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Red Pine

Will Ship Spring 2024

Plant Type: Evergreen, bare-root

Zones:  2-6

Soil Type:  Clay, Loamy & Sandy Soils

Site Selection: Full Sun, Partial Sun

Mature Height & Width:  60-80' Height and 30-40' Spread

Growth Rate:  Moderate/Fast - 12-24+" per year once established

Moisture Requirements: Dry to average soils

Red Pine Plugs Also Available - CLICK HERE

Plant Characteristics

Red Pine

Pinus resinosa

The Red Pine is a long-lived conifer and one of our top sellers. This medium to large sized conifer has long, soft, flexible needles and beautiful bark that turns red as it matures. The tree is self-pruning, ultimately leaving the bottom portion of the trunk bare. A favorite of the paper companies, due to its disease resistance and future as a pulp producer. Try this evergreen with our Hybrid Poplar or other pines and spruces for a quick windbreak.

The Red Pine is also known as the Norway Pine. This tree has a very straight trunk and self-prunes as it matures. It is commonly used in recreation areas due to its attractive red bark. Grows on tough dry, rocky, gravelly areas, like the Jack Pine, but has more shade tolerance. The Red Pine will thrive in poor soil. It can tolerate heavy soil, but well-drained soils are preferred. This tree may be planted as part of a multi-species windbreak since its roots are deep and stong.

Common Uses:

  • Ornamental for its attractive red bark
  • Part of a multi-species windbreak
  • Grown for production of cabin logs and railroad ties
  • Widely planted around reservoirs for water quality protection
  • Reforestation and naturalizing former farm fields

The Red Pine is frequently used as a nesting site by red squirrels, crows, ravens, owls and hawks. The cones produce large seeds which are eaten by chickadees, finches, crossbills and mammals. In the northwoods, it is common to see a hawk, owl, eagle or osprey perched atop this tall tree, keenly searching for its next meal.

Product Questions

Will red pine grow in North Alabama?
Question by: DANNY Goodwin on May 19, 2021, 10:05 AM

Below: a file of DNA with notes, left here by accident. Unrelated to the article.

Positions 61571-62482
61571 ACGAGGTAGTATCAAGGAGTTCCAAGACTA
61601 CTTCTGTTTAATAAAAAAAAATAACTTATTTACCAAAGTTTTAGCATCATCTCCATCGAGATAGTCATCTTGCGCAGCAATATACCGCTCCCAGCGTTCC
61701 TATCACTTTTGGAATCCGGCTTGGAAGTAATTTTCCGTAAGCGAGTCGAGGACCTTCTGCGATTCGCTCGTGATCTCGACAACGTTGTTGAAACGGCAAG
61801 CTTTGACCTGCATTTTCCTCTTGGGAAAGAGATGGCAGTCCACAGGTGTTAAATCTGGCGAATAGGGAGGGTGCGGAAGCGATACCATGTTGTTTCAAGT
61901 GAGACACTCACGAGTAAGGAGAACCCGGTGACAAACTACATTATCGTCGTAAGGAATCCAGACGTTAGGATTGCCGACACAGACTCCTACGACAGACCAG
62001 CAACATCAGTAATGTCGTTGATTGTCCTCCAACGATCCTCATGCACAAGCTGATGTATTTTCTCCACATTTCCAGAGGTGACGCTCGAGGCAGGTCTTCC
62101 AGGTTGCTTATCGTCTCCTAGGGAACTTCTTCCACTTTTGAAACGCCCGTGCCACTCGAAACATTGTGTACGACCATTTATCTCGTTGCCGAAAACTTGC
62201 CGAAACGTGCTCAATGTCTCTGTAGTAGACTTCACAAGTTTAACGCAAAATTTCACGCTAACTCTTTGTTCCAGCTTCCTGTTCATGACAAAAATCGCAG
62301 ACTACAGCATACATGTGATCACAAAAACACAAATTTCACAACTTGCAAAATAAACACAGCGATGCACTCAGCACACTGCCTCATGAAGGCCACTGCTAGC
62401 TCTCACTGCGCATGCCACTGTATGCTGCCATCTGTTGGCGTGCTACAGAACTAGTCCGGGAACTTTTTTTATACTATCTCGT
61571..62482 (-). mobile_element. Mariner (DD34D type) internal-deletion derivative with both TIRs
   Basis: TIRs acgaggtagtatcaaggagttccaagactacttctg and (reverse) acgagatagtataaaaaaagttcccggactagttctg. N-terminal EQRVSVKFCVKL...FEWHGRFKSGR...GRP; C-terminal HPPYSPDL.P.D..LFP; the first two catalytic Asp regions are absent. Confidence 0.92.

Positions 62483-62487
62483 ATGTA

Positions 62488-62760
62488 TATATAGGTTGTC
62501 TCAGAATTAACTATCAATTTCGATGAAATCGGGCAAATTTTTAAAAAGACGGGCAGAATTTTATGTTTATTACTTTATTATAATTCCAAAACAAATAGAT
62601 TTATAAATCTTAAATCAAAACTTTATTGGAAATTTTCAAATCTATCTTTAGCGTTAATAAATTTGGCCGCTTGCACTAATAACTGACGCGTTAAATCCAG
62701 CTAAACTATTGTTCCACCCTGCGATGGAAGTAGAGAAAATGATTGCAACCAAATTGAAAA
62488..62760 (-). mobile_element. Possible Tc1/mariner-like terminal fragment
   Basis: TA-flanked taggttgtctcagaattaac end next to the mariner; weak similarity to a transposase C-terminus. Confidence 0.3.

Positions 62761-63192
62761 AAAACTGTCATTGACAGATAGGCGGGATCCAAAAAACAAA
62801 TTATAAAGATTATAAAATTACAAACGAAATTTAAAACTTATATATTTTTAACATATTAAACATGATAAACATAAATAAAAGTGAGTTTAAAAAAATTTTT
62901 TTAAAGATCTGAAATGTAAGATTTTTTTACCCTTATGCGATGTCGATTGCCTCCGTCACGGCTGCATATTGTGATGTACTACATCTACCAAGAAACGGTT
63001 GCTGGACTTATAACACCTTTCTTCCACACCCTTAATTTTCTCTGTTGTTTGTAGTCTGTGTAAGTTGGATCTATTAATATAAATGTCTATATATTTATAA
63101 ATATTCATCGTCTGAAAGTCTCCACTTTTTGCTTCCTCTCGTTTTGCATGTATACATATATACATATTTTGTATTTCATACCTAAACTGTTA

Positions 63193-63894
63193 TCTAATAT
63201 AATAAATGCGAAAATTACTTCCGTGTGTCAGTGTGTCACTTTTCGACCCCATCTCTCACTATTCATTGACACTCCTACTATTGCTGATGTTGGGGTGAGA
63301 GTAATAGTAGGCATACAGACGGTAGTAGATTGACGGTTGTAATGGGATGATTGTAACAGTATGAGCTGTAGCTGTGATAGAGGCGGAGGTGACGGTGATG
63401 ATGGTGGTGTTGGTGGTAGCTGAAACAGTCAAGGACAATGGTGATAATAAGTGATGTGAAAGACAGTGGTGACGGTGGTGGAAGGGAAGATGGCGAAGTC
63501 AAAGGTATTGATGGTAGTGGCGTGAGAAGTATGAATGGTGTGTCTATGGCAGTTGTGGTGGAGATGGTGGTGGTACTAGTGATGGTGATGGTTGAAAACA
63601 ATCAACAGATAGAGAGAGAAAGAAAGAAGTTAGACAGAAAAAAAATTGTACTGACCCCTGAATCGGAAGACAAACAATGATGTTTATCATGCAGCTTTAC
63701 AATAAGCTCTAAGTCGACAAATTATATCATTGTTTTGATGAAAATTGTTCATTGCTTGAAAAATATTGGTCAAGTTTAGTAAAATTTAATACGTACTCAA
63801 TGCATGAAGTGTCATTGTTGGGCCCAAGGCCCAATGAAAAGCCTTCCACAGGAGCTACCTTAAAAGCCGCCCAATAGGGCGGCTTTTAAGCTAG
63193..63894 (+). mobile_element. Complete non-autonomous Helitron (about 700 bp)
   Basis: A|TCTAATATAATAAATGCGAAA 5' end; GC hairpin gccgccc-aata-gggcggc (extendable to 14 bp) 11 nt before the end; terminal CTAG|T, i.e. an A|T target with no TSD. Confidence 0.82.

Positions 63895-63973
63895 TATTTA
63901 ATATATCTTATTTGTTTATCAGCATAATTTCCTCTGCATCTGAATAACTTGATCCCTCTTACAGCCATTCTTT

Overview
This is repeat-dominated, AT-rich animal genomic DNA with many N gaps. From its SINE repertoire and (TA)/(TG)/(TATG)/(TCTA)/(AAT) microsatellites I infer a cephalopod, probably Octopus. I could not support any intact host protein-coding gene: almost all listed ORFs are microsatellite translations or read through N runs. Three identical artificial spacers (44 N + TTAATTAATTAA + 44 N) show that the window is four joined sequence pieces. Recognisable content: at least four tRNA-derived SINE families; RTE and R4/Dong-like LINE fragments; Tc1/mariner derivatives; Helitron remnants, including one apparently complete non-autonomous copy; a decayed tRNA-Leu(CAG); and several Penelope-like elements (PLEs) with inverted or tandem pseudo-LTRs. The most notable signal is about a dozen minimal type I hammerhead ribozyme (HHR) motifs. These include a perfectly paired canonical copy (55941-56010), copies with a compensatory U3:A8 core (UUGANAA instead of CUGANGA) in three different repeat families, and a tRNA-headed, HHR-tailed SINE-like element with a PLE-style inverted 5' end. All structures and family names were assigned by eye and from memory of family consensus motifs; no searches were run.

Red Pine is suitable for planting in Zones 2-6. Alabama is not included in this region.
Answer by: Chief River Nursery on May 19, 2021, 2:31 PM
Do deer eat young trees, do I have to protect them with a wire barrier
Question by: Jonathan Jensen on Mar 25, 2022, 5:57 PM
Ordinarily, deer are not interested in Red Pine. However, if food is scarce, just about anything can be fair game. For instance, typically, deer will not touch Spruce or Eastern Red Cedar either, but they've been known to damage the young seedlings if other more favorable food isn't available. If you have a significant deer population it doesn't hurt to protect the trees.
Answer by: Chief River Nursery on Mar 28, 2022, 11:47 AM
What is the best planting/watering practice for 10"-18" transplants to be successful?
Question by: Scott Schroeder on Apr 30, 2022, 8:04 AM
Watering: Water during the crucial first year of growth is the most important component to ensure seedling survival. In the event your seedlings are not receiving 1” or more of rainfall each week, it will be necessary to provide supplemental watering.

Deep watering approximately once each week is more beneficial than frequent light watering. Deep watering is achieved when the soil at and around the root zone is thoroughly watered, not just the surface area. This forces roots to grow deeper in search of moisture. We suggest 1-2 gallons of water each week, per plant.

The exception to this guideline is when temperatures are warmer than 85F, the planting site is in an area with exposure to hot sun or wind or drought conditions. It is necessary to provide more frequent deep watering under any of those conditions, up to 2-3 times per week.
Answer by: Chief River Nursery on Apr 30, 2022, 12:34 PM
How close can these be planted for a screen? What is the spacing of the trees in the bottom picture of your red pine page?
Question by: Robin Boggs on Mar 9, 2023, 5:27 PM
We recommend half the mature width of the trees for privacy. Keep in mind that Red Pine shed their lower limbs as they mature.
Answer by: Chief River Nursery on Mar 10, 2023, 7:58 AM